Is it possible to change voltage on one or more channels in mid-sequence while operating by LabView commands?
You can send manual commands at any time (e.g., via LabView) and they will work normally, but they can be superceded by the sequencer if the program is written this way.
Can your HVS448 run several voltages and currents on each of the eight channels? We need to first run 1500-3000V and a few uA, then continue at 200-400V but several mA.
The 3000V unit can supply and sink somewhat more than 6 mA at any voltage in its output range, so it should be able to handle this application. It is not architected to be able to supply more current at lower voltages. We do have models that can supply more current (e.g., the -800V, -400V) over a reduced voltage range.
What is the output noise level?
There is a 300 mV noise floor when passively regulating the output voltage (digital fine-tuning off), predominantly in the kHz range over most of the output range, excluding very low voltages
The tolerance for voltage seems high when we program in voltages under 100V.
The HVS is designed for stable and agile function at higher voltages. Unfortunately, this means the performance at lower voltages and output currents can be noisy. There are some simple tricks to resolve this problem: if you want to supply a potential difference of 100 V across a device, you can connect it to two outputs and apply a higher common-mode voltage to operate in the low-noise range, e.g., apply 500 V to A and apply 400 V to B for a 100 V differential. If you must operate below 100 V referenced to the case ground, you can stabilize the output by loading the channel with an external resistor either to ground or preferably to a voltage applied by another channel so that several 10s of microamps flow from the channel. Make sure the resistor can take the applied power and that the resistor does not overload the channel.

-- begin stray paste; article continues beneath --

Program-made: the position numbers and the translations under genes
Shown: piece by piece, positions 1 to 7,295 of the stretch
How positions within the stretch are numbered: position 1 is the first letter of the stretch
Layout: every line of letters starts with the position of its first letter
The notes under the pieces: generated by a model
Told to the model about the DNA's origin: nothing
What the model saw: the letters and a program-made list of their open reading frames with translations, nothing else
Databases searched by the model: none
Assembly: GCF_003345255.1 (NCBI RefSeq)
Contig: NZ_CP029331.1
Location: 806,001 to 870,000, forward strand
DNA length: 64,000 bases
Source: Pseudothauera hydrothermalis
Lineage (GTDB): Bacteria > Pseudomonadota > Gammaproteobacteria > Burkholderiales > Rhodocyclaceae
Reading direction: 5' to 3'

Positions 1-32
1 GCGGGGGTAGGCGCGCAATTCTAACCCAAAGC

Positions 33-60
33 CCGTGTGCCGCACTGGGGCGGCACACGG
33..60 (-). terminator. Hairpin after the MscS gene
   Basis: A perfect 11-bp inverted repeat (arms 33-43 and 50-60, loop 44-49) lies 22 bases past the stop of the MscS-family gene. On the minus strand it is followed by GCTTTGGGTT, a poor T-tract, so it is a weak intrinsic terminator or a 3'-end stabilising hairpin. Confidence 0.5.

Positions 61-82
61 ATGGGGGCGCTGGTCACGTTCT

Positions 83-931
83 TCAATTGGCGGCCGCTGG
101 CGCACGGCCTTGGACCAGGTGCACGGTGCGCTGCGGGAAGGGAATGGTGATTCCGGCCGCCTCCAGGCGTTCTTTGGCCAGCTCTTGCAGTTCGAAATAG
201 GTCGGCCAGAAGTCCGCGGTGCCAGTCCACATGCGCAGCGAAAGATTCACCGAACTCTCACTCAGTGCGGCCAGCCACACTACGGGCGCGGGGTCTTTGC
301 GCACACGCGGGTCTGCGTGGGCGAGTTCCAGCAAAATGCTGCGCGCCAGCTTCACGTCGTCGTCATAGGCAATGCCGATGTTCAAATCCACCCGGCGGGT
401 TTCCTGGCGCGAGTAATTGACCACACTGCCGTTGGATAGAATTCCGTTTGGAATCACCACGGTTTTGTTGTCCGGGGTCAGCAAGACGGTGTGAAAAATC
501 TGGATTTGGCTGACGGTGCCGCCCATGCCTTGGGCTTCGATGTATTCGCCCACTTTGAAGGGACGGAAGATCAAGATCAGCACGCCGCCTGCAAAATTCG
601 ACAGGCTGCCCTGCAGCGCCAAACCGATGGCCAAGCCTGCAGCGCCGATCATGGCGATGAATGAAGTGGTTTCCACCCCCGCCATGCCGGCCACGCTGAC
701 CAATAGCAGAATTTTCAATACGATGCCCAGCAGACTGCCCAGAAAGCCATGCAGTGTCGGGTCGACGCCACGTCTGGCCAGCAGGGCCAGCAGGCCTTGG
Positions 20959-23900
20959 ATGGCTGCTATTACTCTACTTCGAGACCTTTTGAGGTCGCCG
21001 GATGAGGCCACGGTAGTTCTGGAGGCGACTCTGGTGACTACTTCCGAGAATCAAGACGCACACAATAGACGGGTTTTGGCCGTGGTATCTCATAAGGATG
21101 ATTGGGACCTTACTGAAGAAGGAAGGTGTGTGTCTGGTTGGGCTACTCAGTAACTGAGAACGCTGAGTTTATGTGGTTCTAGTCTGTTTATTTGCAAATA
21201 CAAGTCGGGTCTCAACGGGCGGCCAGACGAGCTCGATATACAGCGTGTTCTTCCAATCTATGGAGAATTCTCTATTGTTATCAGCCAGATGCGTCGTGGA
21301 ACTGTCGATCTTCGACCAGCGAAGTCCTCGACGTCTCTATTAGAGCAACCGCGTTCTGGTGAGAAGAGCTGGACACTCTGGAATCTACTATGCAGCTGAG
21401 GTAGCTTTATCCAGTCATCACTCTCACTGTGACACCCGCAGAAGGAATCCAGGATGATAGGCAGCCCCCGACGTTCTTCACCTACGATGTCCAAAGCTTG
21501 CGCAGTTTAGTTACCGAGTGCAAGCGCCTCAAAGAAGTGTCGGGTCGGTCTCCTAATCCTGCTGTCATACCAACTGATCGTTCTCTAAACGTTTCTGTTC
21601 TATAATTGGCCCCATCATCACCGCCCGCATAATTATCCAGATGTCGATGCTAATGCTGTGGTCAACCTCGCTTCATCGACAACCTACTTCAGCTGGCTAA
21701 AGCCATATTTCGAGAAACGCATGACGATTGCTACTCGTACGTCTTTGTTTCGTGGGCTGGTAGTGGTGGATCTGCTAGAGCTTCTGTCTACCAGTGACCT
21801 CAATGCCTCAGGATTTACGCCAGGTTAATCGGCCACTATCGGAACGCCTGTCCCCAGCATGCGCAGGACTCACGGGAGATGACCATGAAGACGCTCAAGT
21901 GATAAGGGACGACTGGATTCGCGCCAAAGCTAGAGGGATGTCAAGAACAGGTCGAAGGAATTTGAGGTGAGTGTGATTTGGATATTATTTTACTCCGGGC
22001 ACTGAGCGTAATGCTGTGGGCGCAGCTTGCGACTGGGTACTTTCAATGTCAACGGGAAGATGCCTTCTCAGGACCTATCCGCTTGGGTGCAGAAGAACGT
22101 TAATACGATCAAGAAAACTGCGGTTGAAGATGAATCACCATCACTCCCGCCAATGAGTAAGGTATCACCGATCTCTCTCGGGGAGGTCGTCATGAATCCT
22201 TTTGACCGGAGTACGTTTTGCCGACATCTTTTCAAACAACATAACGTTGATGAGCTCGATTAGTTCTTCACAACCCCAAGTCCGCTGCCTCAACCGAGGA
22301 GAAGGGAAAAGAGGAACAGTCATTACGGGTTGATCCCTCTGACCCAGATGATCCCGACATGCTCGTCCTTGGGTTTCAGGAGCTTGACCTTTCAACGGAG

Do you have any instructions for working with the HVS488-3000 driver posted on your website?
Several complete examples are included in the library (*.llb). In LabView, open the library (e.g., HVS3000V.llb) for browsing. You will see a number of virtual instruments (VIs) you can use, but there are a few tricks to using them correctly. First, review SetAllVoltagesAndSample.vi or SetVoltageAndSample.vi to see how these common actions are done. You must first run OpenHVS and pass its output to subsequent command VI’s. When you are done communicating with the HVS, run CloseHVS to release the serial port. By reviewing the sub-VI’s you can directly observe the functions of command forming, response parsing, etc.Tip: The VI’s are distinguished by colored icons in the library. Typically you will only use VI’s having green icons. You might occasionally use or adapt VI’s having yellow icons, but you will probably not directly use VI’s having red icons—these are lower level routines.